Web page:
• Ontario Gang Investigators
Association: http://www.ongia.org/
• Colorado Security Threat
Intelligence Network Group:
http:www.coloradosting.org
• California Gang Investigator’s
Association:
http://www.cgiaonline.org/
• National Major Gang Task Force:
http://www.nmgtf.org
• Idaho Gangs: www.idahogangs.com
• Colorado Security Threat
Intelligence Network Group (STING):
http://www.coloradosting.org/
• Montana Outlaw Motorcycle Gang
Investigators
• Georgia Gang Investigator’s
Association: http://www.ggia.net/
• Treasure Valley Regional Gang
Task Force (Idaho)
• Great Lakes International Gang
Investigators Coalition:
http://www.gligic.org/
• International Latino Gang
Investigator Association:
http://www.ilgia.org
• Idaho Department of Corrections
• Tri-State Intelligence Association
(Nevada, California, Arizona)
• Salt Lake Area Gang Project
• Mid-Atlantic Regional Gang
Investigators Network:
http://www.margingangs.org/
• National Alliance of Gang
Investigator’s Associations:
http://www.nagia.org/
• Tennessee Gang Investigators
Association (TNGIA): http://www.tngia.ning.com/
• International Latino Gang
Investigators Association:
http://www.ilgia.org/
• Arizona Gang Investigators
Association: http://arizonagia.com/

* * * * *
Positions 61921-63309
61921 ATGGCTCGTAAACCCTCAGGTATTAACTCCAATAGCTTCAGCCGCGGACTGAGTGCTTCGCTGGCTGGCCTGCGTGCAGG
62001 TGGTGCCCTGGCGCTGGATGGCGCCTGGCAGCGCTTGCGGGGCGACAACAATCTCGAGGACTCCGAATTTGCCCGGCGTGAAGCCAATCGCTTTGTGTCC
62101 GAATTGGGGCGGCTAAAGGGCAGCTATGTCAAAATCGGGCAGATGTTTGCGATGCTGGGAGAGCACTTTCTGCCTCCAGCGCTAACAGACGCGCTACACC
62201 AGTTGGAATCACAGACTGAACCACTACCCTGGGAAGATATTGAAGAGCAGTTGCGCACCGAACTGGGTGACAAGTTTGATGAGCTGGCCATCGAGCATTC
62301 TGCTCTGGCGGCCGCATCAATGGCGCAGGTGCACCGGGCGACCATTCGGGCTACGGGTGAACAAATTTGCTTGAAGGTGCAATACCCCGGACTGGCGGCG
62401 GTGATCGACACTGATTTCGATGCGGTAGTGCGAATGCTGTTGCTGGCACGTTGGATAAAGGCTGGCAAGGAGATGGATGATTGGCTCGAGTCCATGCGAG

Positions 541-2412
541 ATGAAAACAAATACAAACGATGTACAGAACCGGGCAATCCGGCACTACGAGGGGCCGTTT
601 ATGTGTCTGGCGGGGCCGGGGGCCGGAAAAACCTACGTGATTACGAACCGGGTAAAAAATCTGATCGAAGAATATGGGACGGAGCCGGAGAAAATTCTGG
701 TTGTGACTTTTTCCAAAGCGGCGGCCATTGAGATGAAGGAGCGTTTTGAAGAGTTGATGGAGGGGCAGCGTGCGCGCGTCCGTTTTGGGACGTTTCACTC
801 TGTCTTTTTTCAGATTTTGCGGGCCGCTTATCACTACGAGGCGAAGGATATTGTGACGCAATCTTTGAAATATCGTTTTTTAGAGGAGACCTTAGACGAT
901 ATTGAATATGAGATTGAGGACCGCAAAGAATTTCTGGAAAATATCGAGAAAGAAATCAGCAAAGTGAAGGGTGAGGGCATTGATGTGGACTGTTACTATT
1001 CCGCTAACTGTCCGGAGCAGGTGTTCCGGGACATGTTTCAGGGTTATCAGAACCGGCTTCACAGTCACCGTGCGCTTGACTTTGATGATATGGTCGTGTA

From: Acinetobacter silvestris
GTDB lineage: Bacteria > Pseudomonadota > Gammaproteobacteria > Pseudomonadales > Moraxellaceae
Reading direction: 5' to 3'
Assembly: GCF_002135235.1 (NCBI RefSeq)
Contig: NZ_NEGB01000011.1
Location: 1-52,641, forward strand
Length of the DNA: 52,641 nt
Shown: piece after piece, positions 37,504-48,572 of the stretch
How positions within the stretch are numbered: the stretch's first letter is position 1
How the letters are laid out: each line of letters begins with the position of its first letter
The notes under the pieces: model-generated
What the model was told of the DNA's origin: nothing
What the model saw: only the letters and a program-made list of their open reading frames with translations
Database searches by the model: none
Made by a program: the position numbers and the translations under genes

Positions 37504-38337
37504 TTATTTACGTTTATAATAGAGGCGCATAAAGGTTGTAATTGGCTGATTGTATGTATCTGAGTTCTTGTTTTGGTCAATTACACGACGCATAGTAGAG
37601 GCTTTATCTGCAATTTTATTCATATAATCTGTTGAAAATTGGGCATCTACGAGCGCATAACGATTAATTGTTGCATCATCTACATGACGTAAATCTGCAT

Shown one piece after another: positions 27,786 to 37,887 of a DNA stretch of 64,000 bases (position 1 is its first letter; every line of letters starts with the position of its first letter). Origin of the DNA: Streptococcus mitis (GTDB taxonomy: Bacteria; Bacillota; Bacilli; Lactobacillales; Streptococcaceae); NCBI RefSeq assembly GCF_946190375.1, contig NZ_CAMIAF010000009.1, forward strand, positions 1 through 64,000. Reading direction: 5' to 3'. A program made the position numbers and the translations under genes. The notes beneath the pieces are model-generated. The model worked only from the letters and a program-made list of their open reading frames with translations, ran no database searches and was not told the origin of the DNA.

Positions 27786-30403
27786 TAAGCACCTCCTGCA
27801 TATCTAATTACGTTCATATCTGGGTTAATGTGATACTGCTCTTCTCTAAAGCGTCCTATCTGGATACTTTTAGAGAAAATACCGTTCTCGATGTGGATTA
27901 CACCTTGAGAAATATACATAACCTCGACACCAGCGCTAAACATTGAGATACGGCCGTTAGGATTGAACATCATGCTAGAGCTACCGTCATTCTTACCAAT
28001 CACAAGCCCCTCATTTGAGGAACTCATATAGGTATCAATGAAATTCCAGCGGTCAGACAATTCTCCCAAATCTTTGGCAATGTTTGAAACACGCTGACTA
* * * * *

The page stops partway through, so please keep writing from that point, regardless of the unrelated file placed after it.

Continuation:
• Utah Gang Investigators
Association:
http://www.ugiaonline.org/
• Idaho Gangs:
http://www.idahogangs.com/
• Skinhead Information Network
• Midwest Gang Investigators
Association: http://www.mgia.org/
• East Valley Gang and Criminal
Information Fusion Center (Mesa,
AZ)
• Virginia Gang Investigators
Association:
http://vgia.org/web/news.php
• Western States Gang Intelligence
Network
• Texas Gang Investigators
Association: http://www.tgia.net/
• Midwest Cycle Intelligence
Organization
• Connecticut Gang Investigators
Association: http://www.ctgia.org/
• Kansas Gang Investigators
Association:
http://www.kgiakansas.com/
• Consolidated Gang Intelligence
Team and Regional Gang Unit
(Carson City, NV)
• South Carolina Gang Investigators’
Association:
http://www.scgia.com/main.htm
• Central Coast Gang Investigator
Association (CCGIA):
http://ccgia.org/index.html